Figuring out the fretboard scale

One of the next tasks I tackled was figuring out the scale of the fretboard. What do I mean by that? At first, I had the ultrasonic sensor measure the distance in a straightforward, linear way. However, the frets on a guitar neck become progressively smaller and, accordingly, the linear scale progressively more inaccurate. For my product, it would be great, if the sensor would not output the absolute distance but the actual fret of the current hand position. The first step in achieving this goal was to establish the mathematical relationship of the distances between the frets. Luckily, I found a YouTube video series that thoroughly explained the issue.

Apparently, the basis of it all is the (Western) chromatic scale and the 12-tone-equal temperament. The chromatic scale is a musical scale with twelve pitches, each a semitone, also known as a half-step, above or below its adjacent pitches. The 12-tone equal temperament on the other hand is the musical system that divides the octave into 12 parts, all of which are equally tempered (equally spaced) on a logarithmic scale, with a ratio equal to the 12th root of 2 (12√2 ≈ 1.05946). That resulting smallest interval, 1⁄12 the width of an octave, is called a semitone or half step.

As a result, in 12-tone equal temperament (the most common tuning in Western music), the chromatic scale covers all 12 of the available pitches.

After watching the video and making some experimental calculations, I came up with the following: The resulting formula to calculate the current length of the guitar length depending on the fret is as follows:

k = fret

Lk = string length at fret k

L0 = scale length

Using this formula, I then calculated the fret positions for my Charvel with a scale length of 648 mm or 64.8 cm on an Excel sheet. I double-checked the calculations by manually measuring several fret distances and compared them with the calculated ones – the math seems to be correct. As this formula gives me the string length AFTER the finger so from the finger/fret all the way to the bridge of the guitar, I subtracted the total scale length of 64.8 cm to get the distance from the sensor at the headstock to the hand.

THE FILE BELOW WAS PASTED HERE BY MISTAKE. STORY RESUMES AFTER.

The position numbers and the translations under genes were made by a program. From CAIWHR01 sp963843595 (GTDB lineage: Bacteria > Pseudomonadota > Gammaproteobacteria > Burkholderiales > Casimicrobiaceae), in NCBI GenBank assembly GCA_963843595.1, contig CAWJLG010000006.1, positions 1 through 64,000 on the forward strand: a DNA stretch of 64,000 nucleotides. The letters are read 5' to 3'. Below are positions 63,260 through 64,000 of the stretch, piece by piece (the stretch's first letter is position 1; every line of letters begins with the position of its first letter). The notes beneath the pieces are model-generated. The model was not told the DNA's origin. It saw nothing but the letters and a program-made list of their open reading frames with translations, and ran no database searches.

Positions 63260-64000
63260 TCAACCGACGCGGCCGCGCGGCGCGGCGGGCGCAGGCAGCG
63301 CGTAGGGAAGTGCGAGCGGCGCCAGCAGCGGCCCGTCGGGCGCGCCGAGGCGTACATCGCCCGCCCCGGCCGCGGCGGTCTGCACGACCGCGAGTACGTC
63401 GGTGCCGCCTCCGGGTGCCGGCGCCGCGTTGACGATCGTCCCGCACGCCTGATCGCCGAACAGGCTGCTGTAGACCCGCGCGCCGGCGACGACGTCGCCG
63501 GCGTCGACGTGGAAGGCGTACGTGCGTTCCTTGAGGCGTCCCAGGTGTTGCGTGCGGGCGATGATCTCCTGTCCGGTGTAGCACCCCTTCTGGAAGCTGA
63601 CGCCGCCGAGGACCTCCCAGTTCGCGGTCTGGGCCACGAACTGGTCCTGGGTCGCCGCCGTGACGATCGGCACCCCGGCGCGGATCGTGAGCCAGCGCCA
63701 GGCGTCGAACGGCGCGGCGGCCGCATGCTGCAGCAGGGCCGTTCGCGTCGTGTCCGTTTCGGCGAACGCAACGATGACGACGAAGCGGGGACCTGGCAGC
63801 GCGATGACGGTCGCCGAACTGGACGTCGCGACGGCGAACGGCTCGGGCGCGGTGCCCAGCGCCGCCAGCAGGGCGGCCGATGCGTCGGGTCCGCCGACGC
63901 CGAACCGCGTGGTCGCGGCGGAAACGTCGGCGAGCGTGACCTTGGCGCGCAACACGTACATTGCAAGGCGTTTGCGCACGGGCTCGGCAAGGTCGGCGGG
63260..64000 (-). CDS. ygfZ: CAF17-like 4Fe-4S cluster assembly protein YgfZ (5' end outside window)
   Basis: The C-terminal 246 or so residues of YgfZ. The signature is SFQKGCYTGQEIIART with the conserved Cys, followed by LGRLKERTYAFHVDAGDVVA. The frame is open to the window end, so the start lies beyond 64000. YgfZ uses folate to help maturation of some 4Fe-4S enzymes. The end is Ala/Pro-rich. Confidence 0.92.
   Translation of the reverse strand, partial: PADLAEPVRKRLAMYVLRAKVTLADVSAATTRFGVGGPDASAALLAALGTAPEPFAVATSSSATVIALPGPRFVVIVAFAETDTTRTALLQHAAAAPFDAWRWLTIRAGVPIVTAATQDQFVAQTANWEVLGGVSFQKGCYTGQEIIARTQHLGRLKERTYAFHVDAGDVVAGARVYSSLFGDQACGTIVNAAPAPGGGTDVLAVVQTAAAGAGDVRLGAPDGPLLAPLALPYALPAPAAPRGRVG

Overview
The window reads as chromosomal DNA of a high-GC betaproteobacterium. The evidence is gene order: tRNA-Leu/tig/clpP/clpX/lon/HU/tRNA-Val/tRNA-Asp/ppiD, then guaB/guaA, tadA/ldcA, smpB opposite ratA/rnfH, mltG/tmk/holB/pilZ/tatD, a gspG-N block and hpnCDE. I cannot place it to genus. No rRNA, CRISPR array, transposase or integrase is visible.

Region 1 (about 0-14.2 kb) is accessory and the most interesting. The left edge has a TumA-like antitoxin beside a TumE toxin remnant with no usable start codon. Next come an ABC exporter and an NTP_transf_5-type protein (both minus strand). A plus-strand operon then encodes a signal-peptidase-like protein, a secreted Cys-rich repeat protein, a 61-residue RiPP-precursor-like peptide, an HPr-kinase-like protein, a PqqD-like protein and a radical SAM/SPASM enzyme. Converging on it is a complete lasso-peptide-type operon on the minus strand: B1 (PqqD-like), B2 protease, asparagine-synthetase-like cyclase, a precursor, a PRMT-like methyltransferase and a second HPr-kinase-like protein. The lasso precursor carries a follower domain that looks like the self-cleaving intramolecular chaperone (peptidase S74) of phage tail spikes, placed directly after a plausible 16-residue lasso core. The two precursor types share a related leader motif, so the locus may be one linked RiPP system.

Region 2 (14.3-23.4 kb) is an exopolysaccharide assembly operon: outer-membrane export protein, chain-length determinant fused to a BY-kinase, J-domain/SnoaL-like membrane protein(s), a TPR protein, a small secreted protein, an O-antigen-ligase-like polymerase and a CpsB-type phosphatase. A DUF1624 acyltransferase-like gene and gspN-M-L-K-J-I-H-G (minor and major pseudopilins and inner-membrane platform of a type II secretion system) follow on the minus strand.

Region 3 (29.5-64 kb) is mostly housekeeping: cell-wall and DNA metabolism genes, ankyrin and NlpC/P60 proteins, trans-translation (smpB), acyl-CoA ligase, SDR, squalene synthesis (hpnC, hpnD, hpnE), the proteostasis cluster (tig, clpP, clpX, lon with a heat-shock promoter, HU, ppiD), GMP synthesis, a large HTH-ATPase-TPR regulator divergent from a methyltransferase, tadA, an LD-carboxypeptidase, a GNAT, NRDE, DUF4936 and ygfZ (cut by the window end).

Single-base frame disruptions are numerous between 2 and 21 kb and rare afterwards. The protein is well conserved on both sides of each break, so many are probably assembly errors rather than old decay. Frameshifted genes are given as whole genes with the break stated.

I quickly realized however, that I needed the formula the other way round so to speak – I had to express the fret k depending on the distance measured. Consequently, I used all my summoned all my mathematical skills to transform the formula accordingly. I came up with:

k = fret

Dk = distance from finger to fret

L0 = scale length

Now I had (or still have) to find a way to implement this formula in my Arduino code and find out how to use it in the best way. Firstly, I had to find out another way to get distance measurements from the ultrasonic sensor because I used a library that only outputted integer values. However, the fret distances are not integer numbers at all so I used another way of programming the ultrasonic sensor, so it sends floating point values. With that done, I had to find a way to implement the formula in Arduino. Arduino knows the log function only (the logarithm with base 10) but my supervisor gave me the following formula to transform the base of my current formula (2 to the power of ½) to two log 10:

k = fret

Dk = distance from finger to fret

L0 = scale length

I then started a new, separate sketch to try out the formula and it works! I can input a certain distance and it returns me the corresponding fret.

However, I still have some issues to solve:

  1. The hand is always nearer to the sensor than the fret, so I need to establish certain fret ranges.
  2. Arduino then must be able to recognize which distances coming from the sensor fall into which fret range and then output the correct fret.  
  3. It would be cool if one could calibrate the sensor by first giving him the distance of the first fret and then the 12th and it calculates the frets in between based on the above-mentioned formula. That way, the fret detection mechanism would be flexible and adaptable to each guitar scale length.


Math of the Guitar Fretboard (Part 1) – YouTube

As well as the following parts

Chromatic scale – Wikipedia

12 equal temperament – Wikipedia

Leave a Reply

Your email address will not be published. Required fields are marked *